Landlords across Tayside and Fife have been left devastated after plans to reopen beer gardens across the region were shelved for at least two more weeks.
First Minister Nicola Sturgeon dashed the hopes of punters on Thursday after announcing a decision on the reopening of outdoor spaces at pubs, bars and restaurants will not be made for another fortnight.
However Ms Sturgeon said the Scottish Government is seeking further scientific guidance amid fears beer gardens “can be hotspots for transmission” of Covid-19.
Graham Bucknall, owner of the Ship Inn at Elie – which is home to a popular beer garden – has hit out at the Scottish Government for not giving hospitality workers any indication that the decision would be put on hold.
He said staff at the seaside pub were due to come out of furlough from Friday, with the pub “looking immaculate” in readiness to welcome customers back.
Mr Bucknall added: “We had every expectation we’d be getting a go-ahead. If they were thinking this, then they knew that a few days ago surely.
“Why does she take us to the three-week end point to tell us they are not ready?
“They had every opportunity to say earlier in the week, ‘we are feeling less optimistic’, and not get our hopes up. That would have been a really useful message to give.
“It fails to recognise the huge efforts people in the hospitality industry have gone through in the last few weeks. It has made life very difficult.
“It will mean yet more pubs will be forced to close.”
He said the current period, which includes the Father’s Day weekend, was a “pretty important few weeks” for his businesses.
The Ship Inn employs 31 members of staff.
Mr Bucknall added: “My staff were all ready to come back from furlough. It is more uncertainty for them.
“We have lot of disappointed customers.”
Dundee bar staff ‘gutted’
Andrew Mitchell – co-owner of the Kilted Kangaroo in Roseangle, Dundee – added: “We’re obviously gutted due to all the hard work by the team, but that will still be there in a few weeks too when we are allowed to open.
“Safety is paramount and if the First Minister’s advisers don’t deem it safe then we just wait till they do.
“As phase two now seems to have been broken down into ‘sub phases’ it is going to add to confusion, there needs to be a clearer road map to reopening our industry.
“Bars and restaurants hold thousands of pounds worth of perishable stock, that you simply cant just get over night so hopefully we are all given a better indication of dates soon.”
He said the restaurant has put in place an “array of measures” in the wake of the pandemic including hand gel pillars, screens, masks and face-shields. Tables have been laid out to comply with social distancing, with additional toilets ordered.
Kate Fraser, manager of The Ambassador Bar on Clepington Road in Dundee, said that she, her staff and their customers have been left “gutted” by the decision.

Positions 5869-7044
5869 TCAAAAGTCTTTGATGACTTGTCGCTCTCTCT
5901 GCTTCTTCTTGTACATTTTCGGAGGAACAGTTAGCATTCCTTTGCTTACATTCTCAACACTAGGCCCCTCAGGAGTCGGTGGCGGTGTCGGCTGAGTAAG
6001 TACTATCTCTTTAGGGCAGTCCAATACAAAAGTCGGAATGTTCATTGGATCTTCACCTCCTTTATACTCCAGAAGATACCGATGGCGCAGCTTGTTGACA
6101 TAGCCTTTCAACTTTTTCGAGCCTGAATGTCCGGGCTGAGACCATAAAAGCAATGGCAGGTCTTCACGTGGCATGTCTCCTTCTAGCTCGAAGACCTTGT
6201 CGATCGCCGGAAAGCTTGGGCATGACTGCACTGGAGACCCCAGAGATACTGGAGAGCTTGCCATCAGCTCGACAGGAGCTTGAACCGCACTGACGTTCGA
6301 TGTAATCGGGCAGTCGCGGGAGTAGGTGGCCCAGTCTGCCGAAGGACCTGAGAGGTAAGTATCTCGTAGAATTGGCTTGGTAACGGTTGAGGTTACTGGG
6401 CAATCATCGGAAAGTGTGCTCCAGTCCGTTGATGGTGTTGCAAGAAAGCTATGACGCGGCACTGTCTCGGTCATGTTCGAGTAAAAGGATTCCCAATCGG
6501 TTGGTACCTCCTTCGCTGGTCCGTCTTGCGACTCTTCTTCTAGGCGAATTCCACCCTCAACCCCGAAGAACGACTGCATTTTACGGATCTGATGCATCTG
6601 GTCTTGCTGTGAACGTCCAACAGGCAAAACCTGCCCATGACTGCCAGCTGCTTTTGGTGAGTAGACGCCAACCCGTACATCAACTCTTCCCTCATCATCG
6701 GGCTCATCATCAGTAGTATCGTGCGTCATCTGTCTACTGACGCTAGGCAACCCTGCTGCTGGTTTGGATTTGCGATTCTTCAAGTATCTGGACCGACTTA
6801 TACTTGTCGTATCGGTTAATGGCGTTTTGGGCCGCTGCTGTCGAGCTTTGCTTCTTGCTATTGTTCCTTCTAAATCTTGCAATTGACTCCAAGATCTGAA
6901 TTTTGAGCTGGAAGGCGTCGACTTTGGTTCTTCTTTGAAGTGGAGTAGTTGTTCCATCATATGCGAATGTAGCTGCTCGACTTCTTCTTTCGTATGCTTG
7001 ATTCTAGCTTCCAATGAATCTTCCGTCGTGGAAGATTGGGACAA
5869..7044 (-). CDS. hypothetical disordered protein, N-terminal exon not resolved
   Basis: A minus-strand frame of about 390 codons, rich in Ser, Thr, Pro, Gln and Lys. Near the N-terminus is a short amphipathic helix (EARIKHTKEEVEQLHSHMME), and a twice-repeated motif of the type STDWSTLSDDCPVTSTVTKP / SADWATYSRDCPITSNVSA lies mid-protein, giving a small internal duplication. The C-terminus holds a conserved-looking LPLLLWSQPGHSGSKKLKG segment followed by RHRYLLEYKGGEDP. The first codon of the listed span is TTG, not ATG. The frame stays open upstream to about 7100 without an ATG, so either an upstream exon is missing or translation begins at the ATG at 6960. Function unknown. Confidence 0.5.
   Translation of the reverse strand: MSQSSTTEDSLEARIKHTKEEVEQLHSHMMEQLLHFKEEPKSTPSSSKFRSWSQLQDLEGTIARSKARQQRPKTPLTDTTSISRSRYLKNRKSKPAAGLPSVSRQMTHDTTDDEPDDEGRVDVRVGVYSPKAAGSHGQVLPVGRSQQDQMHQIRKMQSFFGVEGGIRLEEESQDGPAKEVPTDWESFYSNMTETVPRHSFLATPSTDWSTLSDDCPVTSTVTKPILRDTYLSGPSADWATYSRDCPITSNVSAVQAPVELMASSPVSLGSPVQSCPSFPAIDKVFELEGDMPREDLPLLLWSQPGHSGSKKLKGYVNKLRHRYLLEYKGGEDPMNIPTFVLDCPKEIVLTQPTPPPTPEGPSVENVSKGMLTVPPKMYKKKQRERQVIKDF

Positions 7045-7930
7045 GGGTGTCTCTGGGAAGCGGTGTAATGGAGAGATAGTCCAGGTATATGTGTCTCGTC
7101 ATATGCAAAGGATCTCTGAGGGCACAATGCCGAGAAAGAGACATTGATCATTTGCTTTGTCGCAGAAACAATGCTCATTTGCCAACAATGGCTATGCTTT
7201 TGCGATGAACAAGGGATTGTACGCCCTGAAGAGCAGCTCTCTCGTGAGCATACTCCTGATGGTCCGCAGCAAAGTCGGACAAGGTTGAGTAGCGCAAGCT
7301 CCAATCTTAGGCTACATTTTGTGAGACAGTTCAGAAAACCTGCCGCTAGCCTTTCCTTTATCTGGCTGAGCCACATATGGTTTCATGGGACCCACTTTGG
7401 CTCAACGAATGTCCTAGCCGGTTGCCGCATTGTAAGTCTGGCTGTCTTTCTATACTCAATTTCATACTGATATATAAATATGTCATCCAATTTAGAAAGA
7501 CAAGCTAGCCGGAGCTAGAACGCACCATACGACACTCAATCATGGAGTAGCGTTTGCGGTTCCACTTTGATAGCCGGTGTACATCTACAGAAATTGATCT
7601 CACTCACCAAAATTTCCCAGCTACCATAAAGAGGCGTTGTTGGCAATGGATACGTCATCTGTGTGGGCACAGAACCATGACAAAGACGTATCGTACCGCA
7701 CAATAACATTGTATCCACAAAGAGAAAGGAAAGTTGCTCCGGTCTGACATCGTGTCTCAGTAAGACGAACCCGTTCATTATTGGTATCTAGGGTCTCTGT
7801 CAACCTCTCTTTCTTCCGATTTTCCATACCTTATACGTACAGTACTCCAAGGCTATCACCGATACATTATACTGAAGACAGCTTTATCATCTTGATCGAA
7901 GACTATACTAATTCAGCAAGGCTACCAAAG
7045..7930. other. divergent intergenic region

She added: “People are paying hundreds of pounds to get open. We’ve spent near £3000 on beer. Today we thought everybody would be on a high.
“The staff were totally gutted. It is all totally gutting to be honest.
“Everybody was geared up for it definitely going ahead. Nothing was even mentioned.
“I know the reason they might be doing it. It is what it is and there is nothing we can do about it.”
The Ambassador will be continuing its food home deliveries throughout the lockdown.
Mixed emotions in Perth
In Perth, the owner of one of the pubs contacted by The Courier said he was “too angry” to comment, saying “the life had been sucked out” of him following the announcement.
However another said the lack of guidance in recent days pointed towards beer gardens remaining shut.
Mike Jordan, owner of The Bank which can fit up to 1,300 in its outside area, said: “No-one had told me anything concrete.
“I know some other pubs thought they would get open straight away but I just didn’t see how if we didn’t have any guidance.”
Despite not knowing when The Bank will reopen, Mike has been working to get his beer garden ready for post-lockdown life by making use of his car park.
He said: “Usually we could have 1,300 but we’ll start off with about 200 to stay safe.
“It’s probably going to be a pre-book system, otherwise we’re going to have people ending up in a huge queue at the door.
“We’ve been working with the police, the licencing board and environmental health on this and we’ll have toilets outside which we are waiting to put in.”
At the Scone Arms, staff said they had been working “flat out” to open this weekend but understood the decision.
A spokesperson for the pub said: “Whilst obviously disappointed by the decision we agree pubs can’t open until the experts say it’s safe.”
Perth Chamber of Commerce bosses warned the move would have a negative impact on the industry.
Vicki Unite, chief executive of the chamber said: “Many of our businesses are in the tourism, hospitality and leisure sectors and they will be disappointed they can’t now open outdoor areas – this further loss of potential income will be sorely felt.
“With health being the priority, but knowing how it will impact many business models negatively, we hope that the review of the facts around the 2m physical distancing will offer the opportunity for this to be reduced.”
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